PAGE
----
Was Christopher Columbus really lost when he made his famed voyage to the New World in 1492? New analysis of a document from northern Italy, written in 1345, suggests Italian sailors were already aware of North America, as a land dubbed “Markland” by Leif Eriksson, according to Icelandic sources.
An unpublished document from 1345 suggests, according to Paolo Chiesa, an expert in medieval Latin literature at the University of Milan, that sailors from Genoa — Columbus’ hometown — were aware of “Markland,” or “Marckalada” in the Latin source. The area is now assumed to be one of the modern provinces of Labrador or Newfoundland in Canada.
Chiesa called the discovery of this passage in the antique document “astonishing.”
The document, “Cronica Universalis,” was penned by Galvaneus Flamma, a friar of the Dominican order who lived in Milan. “We are in the presence of the first reference to the American continent, albeit in an embryonic form, in the Mediterranean area,” said Chiesa, who published his analysis of the document in the journal Terrae Incognitae.
Flamma, who was connected to a prominent Milanese family, wrote several works in Latin and is a source of first-hand information about the times he lived in. Cronica Universalis, which is unfinished and may have been his last work, was intended to be a chronicle of world history.
Flamma had heard sailors’ stories about lands to the extreme northwest, which they had discovered when seeking fishing grounds and commercial opportunities. He even collected information about Greenland — where Norsemen had settled hundreds of years before — that was accurate for the time.
“These rumors were too vague to find consistency in cartographic or scholarly representations,” said Chiesa, which meant that Markland remained uncharted at the time. Chiesa said the document “brings unprecedented evidence to the speculation that news about the American continent, derived from Nordic sources, circulated in Italy one and [a] half centuries before Columbus” made his trip.
“What makes the passage [in Cronica Universalis] exceptional is its geographical provenance: not the Nordic area, as in the case of the other mentions, but northern Italy. The Marckalada described by Galvaneus is ‘rich in trees,’ not unlike the wooded Markland of the [Saga of the Greenlanders], and animals live there,” said Chiesa.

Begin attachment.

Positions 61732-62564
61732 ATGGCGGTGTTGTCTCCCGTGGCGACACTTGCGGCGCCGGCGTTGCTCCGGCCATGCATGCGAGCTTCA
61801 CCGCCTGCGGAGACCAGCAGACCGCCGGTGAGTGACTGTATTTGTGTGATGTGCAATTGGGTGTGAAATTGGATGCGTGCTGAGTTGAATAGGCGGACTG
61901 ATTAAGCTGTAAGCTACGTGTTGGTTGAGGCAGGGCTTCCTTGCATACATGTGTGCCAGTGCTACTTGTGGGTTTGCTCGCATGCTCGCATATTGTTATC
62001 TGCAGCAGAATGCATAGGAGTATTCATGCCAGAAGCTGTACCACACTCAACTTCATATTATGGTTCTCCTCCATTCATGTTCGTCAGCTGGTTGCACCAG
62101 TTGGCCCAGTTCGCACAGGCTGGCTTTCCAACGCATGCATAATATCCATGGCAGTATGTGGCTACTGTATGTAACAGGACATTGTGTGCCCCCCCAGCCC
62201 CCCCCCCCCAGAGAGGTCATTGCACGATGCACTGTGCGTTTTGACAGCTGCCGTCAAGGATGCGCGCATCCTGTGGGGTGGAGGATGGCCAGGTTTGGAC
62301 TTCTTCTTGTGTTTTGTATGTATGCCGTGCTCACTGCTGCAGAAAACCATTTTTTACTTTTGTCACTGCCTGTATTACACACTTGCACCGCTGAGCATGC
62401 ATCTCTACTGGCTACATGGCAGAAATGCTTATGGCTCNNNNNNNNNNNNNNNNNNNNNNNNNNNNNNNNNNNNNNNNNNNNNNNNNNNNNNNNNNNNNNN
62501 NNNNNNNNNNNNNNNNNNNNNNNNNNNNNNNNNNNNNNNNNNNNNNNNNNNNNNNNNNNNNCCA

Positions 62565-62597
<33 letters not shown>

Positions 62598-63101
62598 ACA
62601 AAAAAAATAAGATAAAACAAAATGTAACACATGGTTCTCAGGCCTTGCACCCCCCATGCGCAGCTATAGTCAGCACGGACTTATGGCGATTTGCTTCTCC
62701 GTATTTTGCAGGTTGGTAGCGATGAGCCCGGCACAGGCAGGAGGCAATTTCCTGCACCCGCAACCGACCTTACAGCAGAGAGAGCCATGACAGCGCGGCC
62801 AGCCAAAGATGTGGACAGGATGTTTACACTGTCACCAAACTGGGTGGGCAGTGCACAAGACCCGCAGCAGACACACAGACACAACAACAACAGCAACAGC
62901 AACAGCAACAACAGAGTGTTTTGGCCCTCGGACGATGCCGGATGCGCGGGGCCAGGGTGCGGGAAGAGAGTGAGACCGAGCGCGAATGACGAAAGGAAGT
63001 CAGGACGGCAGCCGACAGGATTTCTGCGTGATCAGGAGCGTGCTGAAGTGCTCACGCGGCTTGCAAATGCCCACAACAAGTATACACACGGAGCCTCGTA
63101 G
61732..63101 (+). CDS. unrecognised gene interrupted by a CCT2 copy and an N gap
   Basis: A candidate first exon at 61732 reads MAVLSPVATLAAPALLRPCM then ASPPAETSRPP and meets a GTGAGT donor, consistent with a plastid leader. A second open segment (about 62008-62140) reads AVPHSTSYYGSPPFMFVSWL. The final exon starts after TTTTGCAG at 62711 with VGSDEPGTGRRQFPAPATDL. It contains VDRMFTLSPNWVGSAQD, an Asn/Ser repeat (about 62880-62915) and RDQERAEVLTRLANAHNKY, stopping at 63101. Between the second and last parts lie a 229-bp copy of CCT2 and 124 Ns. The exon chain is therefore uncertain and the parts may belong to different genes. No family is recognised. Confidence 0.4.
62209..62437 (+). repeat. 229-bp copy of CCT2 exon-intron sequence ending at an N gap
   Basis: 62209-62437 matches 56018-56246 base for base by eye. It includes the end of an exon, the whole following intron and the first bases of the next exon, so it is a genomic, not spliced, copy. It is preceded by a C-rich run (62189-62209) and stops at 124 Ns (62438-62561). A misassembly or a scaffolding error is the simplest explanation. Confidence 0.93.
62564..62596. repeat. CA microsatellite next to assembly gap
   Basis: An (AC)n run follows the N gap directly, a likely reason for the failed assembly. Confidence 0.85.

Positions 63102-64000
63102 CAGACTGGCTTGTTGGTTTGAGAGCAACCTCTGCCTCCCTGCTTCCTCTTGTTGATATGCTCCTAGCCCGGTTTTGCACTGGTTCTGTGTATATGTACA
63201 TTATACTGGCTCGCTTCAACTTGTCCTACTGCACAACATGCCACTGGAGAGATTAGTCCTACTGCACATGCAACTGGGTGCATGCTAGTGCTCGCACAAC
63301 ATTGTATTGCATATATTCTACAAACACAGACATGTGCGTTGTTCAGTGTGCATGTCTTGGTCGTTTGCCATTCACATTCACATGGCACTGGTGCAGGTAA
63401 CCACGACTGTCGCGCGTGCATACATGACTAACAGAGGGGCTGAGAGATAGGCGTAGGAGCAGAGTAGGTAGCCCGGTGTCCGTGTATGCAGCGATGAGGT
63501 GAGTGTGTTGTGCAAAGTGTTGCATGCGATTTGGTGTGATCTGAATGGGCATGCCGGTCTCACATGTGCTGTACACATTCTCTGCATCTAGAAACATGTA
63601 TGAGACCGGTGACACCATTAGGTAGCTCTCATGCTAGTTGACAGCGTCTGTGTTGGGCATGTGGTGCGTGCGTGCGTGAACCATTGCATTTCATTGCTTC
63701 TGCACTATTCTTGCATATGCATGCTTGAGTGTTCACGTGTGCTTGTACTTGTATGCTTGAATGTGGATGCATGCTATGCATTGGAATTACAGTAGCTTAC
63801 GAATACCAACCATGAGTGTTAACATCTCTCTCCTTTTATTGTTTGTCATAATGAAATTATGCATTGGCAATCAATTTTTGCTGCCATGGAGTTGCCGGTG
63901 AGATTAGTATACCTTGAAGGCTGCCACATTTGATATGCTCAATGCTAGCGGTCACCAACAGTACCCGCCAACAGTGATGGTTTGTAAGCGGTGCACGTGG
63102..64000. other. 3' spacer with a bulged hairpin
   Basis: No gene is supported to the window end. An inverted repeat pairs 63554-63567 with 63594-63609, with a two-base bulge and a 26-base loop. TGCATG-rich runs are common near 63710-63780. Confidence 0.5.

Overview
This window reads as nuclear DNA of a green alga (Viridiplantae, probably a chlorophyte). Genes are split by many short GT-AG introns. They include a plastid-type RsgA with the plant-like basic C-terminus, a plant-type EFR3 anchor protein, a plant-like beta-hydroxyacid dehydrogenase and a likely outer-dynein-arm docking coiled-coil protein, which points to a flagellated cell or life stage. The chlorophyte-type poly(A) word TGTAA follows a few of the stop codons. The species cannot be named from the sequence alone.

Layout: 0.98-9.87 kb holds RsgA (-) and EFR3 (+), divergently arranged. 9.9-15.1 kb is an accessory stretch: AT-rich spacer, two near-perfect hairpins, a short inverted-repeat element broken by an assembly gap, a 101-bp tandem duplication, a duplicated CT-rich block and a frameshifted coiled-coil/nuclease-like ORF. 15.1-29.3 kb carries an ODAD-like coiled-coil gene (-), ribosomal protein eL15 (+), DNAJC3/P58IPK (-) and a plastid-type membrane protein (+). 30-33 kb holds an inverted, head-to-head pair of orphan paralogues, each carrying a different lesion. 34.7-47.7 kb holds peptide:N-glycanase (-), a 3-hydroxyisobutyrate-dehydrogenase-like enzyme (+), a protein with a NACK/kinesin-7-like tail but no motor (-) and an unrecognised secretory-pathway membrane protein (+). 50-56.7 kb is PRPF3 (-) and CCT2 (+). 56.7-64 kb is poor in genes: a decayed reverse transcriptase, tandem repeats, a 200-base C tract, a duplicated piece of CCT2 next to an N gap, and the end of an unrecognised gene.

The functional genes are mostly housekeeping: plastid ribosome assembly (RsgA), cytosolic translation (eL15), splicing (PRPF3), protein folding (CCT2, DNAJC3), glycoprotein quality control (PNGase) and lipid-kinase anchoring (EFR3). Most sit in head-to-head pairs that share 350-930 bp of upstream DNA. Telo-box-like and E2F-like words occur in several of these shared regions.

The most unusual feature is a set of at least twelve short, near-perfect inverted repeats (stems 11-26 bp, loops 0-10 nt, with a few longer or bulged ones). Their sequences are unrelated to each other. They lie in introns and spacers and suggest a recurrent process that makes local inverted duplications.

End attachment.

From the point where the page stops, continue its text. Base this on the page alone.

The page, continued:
Details about animals and trees are standard descriptions of good land, according to Chiesa, but they are not trivial, especially as the far north is a “bleak and barren” landscape — just as Flamma describes the inaptly named Greenland. Cronica Universalis is trustworthy, Chiesa said, because Flamma declared the origin of oral accounts he included, linking them to local stories, whether real or legendary, from different lands that he blends and reassigns to a specific place.
“We have no evidence that Italian or Catalan seafarers ever reached Iceland or Greenland at that time,” Chiesa said of the 1300s, “but they were certainly able to acquire from northern European merchants goods of that origin to be transported to the Mediterranean area.”
He said of the oral accounts that “the Genoese might have brought back to their city scattered news about these lands — some real and some fanciful — that they heard in the northern harbors from Scottish, British, Danish [and] Norwegian sailors with whom they were trading.”
In Norse sagas, three lands are mentioned that experts believe are on the Atlantic coast of North America. Markland is the name given to one of these by Leif Eriksson around A.D. 1000, according to the “Saga of the Greenlanders.” The location of Markland was not recorded but was known to be southwest of Greenland and is believed to be the southernmost of the lands Eriksson found.
“I do not see any reason to disbelieve him,” Chiesa said of the friar Flamma. He noted that nautical charts of the 1300s that were drawn up in Genoa and Catalonia showed advanced geographical knowledge of the north, which would have been gathered by actual exploration.
“These notions about the northwest are likely to have come to Genoa through the shipping routes to the British Isles and to the continental coasts of the North Sea,” said Chiesa.
But even if Columbus had heard of the lands to the northwest, he ultimately made landfall in the Bahamas, far south of the shores the Nordic sources had described. He is still celebrated on Columbus Day in the United States, though some states and cities have in recent years declared the holiday Indigenous People’s Day, in protest of the European conquest of North America.
Edited by Siân Speakman and Kristen Butler
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